The Impact of NIST Revision 5 on Cyber Threat Simulation

by Amelia Lewis / August 19th, 2021

What’s New With NIST 800-53 and Penetration Testing?

In September of 2020, NIST released Revision 5 to SP 800-53. Now, a year later, the changes will take effect on September 23. A common theme throughout this new revision is real-world simulation becoming an expected cybersecurity best practice for U.S. federal government agencies and contractors.

The world of technology and cybersecurity is rapidly evolving. With new tactics and techniques uncovered every day, organizations need to strengthen the types of tests they employ.

Control Enhancements Related to Pen Test Best Practices

There are three revised controls – AT-2, CA-7, and CA-8 – that have to do with cyber simulation and penetration testing:

1. NIST AT-2: Literacy Awareness and Training

In NIST AT-2, there is narrative about training your employees by putting them through “practical exercises.” What do those practical exercises look like?

NIST’s enhancement narrative explains that social engineering exercises are the most practical way to educate and test your employees. Social engineering is the attempt of an ethical hacker trying to gain unauthorized access, collect information, and/or simulate the impact of opening a malicious email attachment or spear-phishing link.

Most organizations do not put their employees through interactive training. Instead, employees are asked to complete online modules with no practical exercises. To be trained on something, you need to have practiced it. Online module security training is great for educating employees, but that education needs to be incorporated with an applicable real-world scenario for the employee to practice. Think of it like a lecture and then homework. People need to exercise what they learn to be properly trained.

Are you tired of online modules not sticking with your employees? Practice makes perfect. Put them through real-world simulations to test their awareness.

2. NIST CA-7: Continuous Monitoring

The NIST CA-7 narrative emphasizes the importance of continuously monitoring threat trends. A suggested security best practice is the ongoing analysis of today’s common social engineering campaigns.

Once aware of their risk, organizations can then devise a plan to defend against them. They can create educational materials and testing scenarios that educate their employees on common attacks and then implement controls that defend against those sorts of advances.

Is your organization aware of today’s advanced threats and the targeted social engineering campaigns conducted by adversaries? Stay up-to-date and implement proactive controls to defend against today’s most common attacks.

3. NIST CA-8: Penetration Testing

NIST control CA-8 is to conduct penetration testing in a way that realistically simulates scenarios of an adversarial compromise. The enhancements on this control are that organizations should employ an independent pen testing firm, perform red team exercises, and conduct physical facility pen testing.

A best practice advised by NIST is for organizations to be sure that they are receiving a quality, real-world penetration test from a firm that has experience in current adversarial tactics, techniques, procedures, and tools. Most organizations don’t realize the harm in performing automated, monotonous tests. When it comes to the world’s real threats, adversaries use tactics and techniques that are unexpected and persistent. Organizations should hire penetration firms who have the expertise to simulate realistic attacks.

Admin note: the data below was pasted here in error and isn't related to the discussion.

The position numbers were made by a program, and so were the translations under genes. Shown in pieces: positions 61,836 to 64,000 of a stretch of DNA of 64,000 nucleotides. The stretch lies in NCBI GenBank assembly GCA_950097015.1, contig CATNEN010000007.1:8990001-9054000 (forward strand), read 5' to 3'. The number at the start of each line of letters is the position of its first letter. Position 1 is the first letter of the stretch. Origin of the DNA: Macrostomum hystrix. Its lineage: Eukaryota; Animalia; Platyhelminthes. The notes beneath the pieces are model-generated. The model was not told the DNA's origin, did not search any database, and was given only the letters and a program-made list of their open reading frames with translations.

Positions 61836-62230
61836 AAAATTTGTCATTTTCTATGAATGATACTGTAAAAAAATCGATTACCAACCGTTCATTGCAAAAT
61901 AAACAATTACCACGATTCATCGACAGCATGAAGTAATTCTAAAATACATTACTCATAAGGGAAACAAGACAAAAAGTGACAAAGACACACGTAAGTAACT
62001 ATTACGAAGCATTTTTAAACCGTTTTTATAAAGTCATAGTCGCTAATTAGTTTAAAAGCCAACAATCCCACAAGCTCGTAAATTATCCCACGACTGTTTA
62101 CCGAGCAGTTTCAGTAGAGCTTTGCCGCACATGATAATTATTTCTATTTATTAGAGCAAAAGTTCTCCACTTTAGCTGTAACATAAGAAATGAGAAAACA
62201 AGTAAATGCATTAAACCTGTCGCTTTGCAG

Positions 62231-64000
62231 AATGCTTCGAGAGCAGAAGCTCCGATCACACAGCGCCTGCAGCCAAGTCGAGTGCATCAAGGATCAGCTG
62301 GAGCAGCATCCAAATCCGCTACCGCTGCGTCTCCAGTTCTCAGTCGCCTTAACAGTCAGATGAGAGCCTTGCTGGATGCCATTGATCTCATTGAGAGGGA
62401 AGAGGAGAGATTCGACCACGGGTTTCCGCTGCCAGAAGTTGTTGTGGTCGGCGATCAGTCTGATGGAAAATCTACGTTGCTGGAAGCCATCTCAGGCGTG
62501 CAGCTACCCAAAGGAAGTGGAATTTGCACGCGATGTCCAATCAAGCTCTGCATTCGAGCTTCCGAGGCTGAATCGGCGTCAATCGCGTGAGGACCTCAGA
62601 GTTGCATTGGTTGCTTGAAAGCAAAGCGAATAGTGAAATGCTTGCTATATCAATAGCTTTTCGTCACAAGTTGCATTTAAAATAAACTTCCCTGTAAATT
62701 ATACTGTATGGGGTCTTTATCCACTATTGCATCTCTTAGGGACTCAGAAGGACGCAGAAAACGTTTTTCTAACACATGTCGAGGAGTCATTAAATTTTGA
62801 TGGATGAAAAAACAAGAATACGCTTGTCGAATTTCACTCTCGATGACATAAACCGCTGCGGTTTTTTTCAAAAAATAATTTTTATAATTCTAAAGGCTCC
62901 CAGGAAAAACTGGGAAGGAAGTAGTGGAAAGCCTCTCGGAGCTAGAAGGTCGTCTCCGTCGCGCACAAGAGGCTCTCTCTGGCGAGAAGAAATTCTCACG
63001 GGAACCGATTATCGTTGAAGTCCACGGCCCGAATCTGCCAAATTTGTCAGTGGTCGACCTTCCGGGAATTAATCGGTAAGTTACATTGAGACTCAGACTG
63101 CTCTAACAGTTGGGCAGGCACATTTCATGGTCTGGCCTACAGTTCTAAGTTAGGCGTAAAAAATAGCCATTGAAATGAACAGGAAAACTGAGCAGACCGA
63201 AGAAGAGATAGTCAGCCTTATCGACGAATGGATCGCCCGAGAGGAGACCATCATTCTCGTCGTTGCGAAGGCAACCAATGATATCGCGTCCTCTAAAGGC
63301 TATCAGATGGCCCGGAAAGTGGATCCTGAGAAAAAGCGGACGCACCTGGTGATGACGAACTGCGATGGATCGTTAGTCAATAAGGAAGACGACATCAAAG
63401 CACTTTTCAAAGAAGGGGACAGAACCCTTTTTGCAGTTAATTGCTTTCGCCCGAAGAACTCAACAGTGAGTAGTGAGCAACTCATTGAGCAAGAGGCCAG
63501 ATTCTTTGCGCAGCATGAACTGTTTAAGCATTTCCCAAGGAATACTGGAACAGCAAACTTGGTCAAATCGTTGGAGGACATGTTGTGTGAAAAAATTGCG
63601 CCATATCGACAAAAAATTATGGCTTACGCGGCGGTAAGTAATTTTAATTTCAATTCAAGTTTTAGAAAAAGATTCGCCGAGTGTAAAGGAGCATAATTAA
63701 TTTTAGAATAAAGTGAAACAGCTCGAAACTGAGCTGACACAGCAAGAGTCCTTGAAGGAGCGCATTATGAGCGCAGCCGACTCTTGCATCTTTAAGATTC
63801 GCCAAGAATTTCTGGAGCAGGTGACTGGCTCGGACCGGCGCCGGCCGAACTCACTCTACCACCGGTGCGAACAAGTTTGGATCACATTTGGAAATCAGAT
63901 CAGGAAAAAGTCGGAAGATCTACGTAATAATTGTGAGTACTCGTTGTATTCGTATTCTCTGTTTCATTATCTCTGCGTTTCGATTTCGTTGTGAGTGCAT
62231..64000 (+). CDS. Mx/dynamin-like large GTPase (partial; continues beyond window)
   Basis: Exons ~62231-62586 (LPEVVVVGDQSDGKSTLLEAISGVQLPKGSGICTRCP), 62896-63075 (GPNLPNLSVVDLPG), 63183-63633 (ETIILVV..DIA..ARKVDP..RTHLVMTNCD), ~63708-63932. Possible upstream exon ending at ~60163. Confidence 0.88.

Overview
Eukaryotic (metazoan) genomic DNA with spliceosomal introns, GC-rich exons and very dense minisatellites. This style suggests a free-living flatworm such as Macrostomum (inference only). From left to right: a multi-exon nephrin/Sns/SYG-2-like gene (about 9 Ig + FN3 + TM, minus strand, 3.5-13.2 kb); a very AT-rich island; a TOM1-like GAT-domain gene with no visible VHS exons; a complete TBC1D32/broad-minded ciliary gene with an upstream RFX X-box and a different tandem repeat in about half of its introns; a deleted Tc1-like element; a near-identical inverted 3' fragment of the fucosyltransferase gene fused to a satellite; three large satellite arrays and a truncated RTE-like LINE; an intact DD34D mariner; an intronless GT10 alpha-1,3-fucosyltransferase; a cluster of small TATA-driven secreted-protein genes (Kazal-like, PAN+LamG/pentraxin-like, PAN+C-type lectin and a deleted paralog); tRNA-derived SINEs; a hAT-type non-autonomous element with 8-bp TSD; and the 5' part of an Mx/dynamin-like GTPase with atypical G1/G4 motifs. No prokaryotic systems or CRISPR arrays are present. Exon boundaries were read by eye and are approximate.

By conducting penetration testing, red team exercises, and physical facility testing, organizations can learn about their vulnerabilities and improve their processes to better secure their organization.

How Can These Revisions Help Your Org?

This catalog of security and privacy controls helps organizations protect operations and assets, individuals, other organizations, and the nation from a diverse set of threats and risks, including hostile attacks, human errors, natural disasters, structural failures, foreign intelligence entities, and privacy risks (NIST).

Many of these controls were updated because cyber threats and breaches are evolving rapidly. Federal regulators want real-world simulations to become a routine part of governmental organizations’ cybersecurity efforts. This new revision gives organizations clear illustrations of what are now considered today’s best security practices.

Simulating real-world threat scenarios can help your organization gain better insight into your vulnerabilities and how to efficiently secure them. It is a proactive approach to security, helping prepare you for the inevitable.

Partner With an Expert

KirkpatrickPrice can partner with you on your journey to compliance with the new NIST Revision 5 standards. Our expert penetration testers and auditors know the ins and outs of cybersecurity, how to pursue compliance, and how to prepare for cyber threats.

NIST 800-53 Revision 5 has accelerated federal organizations to a more secure future. It is a helpful guide to what initiatives are necessary to properly prepare the government supply chain for the modern world’s advancing threats.

To view the NIST 800-53 Rev. 5 updated control catalog, click here.

To analyze the updates between Rev. 4 and Rev. 5, click here.

More KirkpatrickPrice Resources:

5 Critical Things to Consider When Choosing Your Penetration Tester

Using NIST 800-53 vs. NIST 800-171 in a FISMA Audit

How Can Penetration Testing Protect Your Assets?

About the Author

Amelia Lewis

Amelia Lewis is a Marketing Associate at KirkpatrickPrice with a degree in Integrated Marketing Communication from Harding University. Amelia develops brand and content marketing strategies that aim to help organizations become unstoppable in their cybersecurity goals.